Price When Reviewed: 600
Pros: Small, light an easy to use; good picture quality in well-lit and low-light conditions.
Cons: Not a fully pro camcorder.
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Canon’s HF10 is a high-definition camcorder with a 16GB internal flash drive, plus an SD card slot. In our testing, the HF10 shot impressive, brilliant video, up to par with its similar MiniDV counterpart, Canon’s HV30. The HF10 has its flaws and it’s certainly no fully pro-level camcorder, but it’s a fine choice for less demanding work, particularly if you’re eager to leave MiniDV tape behind.
The HF10 is sleek and sexy, but feels clumsy to hold. The camcorder is shaped like a cannon barrel, and you need to use your middle finger to control the zoom tab, making it difficult to maintain a steady grip. You access the HF10’s menu using the four-directional joystick, which is located next to the LCD screen; the flaw to this design is that it’s conducive to camera shake.
We’ve seen camcorder makers sacrifice basic features for the sake of making smaller and lighter devices, yet the HF10 has an impressive feature set. Weighing less than 500g, the HF10 is definitely small and light, and it doesn’t skimp on basic features. There’s a microphone and headphone jacks, an accessory shoe, and a lamp for shooting in dark environments – all nice to have in a device this small.
Of course, features and ease of use don’t matter if you can’t get your footage off the camcorder. Fortunately, the HF10 uses AVCHD, and the camcorder works seamlessly with Final Cut Pro and Premiere Pro.
In our test footage, the HF10’s video in both low-light and standard-light settings was pleasing. Colours were slightly oversaturated, but looked realistic compared to our control objects. We noticed subtle motion artifacts, but they looked no worse than the artifacts we’ve seen in MiniDV footage; for the most part, motion appeared smooth. We slightly prefer the HV30’s video quality, but the HF10’s scores weren’t far behind.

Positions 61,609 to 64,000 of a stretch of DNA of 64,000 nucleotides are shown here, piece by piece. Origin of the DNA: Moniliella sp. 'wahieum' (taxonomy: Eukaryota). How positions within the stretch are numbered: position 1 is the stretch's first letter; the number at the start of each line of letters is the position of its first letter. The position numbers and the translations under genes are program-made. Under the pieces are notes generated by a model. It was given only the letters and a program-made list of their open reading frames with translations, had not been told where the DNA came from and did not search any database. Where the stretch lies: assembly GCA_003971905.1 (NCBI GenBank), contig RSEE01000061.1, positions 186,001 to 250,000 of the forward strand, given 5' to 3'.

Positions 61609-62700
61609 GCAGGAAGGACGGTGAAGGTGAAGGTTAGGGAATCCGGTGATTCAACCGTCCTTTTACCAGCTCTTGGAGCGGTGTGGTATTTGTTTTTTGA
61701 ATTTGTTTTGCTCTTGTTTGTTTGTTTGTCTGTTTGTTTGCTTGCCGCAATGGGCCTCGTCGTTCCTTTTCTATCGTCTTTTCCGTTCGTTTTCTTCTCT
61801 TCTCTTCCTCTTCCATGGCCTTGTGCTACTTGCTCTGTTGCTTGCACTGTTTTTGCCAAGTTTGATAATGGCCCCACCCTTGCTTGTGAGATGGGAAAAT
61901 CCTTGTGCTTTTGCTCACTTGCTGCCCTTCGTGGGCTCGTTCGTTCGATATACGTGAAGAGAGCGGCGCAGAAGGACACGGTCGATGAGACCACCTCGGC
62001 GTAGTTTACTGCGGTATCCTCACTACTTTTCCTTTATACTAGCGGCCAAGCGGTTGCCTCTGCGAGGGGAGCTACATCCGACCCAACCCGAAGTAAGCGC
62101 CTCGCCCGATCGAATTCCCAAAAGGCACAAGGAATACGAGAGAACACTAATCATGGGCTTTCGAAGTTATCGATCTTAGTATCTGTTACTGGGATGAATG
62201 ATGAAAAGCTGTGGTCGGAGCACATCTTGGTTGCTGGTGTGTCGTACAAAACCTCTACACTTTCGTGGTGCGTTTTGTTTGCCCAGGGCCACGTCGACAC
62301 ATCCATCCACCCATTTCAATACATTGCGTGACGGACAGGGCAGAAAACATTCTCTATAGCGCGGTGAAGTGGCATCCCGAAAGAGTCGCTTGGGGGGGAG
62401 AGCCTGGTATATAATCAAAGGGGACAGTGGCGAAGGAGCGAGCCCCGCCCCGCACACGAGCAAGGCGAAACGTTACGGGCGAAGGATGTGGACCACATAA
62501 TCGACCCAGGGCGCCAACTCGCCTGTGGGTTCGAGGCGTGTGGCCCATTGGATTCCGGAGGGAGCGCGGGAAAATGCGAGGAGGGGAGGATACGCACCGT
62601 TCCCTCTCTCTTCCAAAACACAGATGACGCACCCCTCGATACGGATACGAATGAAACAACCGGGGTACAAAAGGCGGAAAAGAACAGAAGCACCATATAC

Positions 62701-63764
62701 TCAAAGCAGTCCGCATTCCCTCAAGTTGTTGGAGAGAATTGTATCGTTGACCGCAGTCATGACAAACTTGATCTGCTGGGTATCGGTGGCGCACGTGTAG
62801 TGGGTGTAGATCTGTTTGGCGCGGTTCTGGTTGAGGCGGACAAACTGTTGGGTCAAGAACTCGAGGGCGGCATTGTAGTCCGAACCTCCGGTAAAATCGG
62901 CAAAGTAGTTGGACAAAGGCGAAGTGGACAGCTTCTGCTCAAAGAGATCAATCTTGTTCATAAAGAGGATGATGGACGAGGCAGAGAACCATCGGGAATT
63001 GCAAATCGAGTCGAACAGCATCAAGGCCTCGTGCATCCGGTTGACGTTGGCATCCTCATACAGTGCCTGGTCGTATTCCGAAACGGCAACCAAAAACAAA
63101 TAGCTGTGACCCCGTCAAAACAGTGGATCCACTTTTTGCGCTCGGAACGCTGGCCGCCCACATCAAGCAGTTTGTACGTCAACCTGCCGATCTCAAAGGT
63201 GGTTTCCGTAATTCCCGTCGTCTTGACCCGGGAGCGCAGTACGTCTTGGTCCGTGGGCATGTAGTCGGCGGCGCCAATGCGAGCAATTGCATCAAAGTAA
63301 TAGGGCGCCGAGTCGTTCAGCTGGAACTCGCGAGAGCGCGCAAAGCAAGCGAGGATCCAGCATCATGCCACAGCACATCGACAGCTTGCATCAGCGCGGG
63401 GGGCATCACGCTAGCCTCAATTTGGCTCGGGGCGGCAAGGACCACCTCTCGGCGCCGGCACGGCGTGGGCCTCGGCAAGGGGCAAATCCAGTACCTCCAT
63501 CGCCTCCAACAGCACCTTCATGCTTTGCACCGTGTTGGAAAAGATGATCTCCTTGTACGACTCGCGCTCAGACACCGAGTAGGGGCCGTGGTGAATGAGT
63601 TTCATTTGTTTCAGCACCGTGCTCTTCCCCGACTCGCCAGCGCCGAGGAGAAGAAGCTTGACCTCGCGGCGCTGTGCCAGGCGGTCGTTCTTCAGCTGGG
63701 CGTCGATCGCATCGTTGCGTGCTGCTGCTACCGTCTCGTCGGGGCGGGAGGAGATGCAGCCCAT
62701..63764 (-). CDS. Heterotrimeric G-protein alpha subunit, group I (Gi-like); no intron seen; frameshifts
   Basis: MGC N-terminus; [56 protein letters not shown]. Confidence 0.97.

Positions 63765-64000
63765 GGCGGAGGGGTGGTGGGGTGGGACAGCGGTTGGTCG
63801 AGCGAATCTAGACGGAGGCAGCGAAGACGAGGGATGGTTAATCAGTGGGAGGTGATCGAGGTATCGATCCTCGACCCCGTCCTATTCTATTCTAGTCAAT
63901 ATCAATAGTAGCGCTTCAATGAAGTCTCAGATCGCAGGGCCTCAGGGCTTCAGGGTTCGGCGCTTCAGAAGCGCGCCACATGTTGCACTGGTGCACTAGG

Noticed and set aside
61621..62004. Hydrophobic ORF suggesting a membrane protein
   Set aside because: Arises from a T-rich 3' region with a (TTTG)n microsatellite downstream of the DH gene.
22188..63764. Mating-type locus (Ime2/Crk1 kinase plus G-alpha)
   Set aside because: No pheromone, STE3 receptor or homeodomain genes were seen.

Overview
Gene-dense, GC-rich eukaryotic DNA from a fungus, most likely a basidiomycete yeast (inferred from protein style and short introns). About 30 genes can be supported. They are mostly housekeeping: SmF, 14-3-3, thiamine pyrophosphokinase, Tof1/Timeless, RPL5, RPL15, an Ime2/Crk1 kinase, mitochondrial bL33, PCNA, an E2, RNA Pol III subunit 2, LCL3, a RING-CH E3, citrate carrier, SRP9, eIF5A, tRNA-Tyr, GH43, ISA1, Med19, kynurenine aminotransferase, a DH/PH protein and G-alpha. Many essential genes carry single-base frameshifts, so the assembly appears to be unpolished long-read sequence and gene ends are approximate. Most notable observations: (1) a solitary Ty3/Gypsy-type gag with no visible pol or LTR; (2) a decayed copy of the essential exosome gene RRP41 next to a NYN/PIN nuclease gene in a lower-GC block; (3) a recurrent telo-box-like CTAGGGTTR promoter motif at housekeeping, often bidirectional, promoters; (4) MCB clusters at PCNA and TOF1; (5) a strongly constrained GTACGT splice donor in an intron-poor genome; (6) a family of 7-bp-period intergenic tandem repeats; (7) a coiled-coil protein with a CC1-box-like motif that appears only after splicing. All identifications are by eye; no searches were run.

The HF10 didn’t perform as well in our still images test. Colours were oversaturated in a standard-light setting; in a low-light setting with flash turned on, the colours looked especially eerie.
The HF10 had a meagre battery life: on a full charge, it recorded for one hour and 21 minutes before it
ran out of juice. By way of comparison, Sony’s HDR-SR11 Handycam lasted two hours on a full charge.
The HF10’s impressive video quality and ease of use add up to a very good camcorder, especially given its size. If size matters for you, the HF10 is the right tapeless camcorder; if size doesn’t matter, another good choice is Sony’s HDR-SR11.
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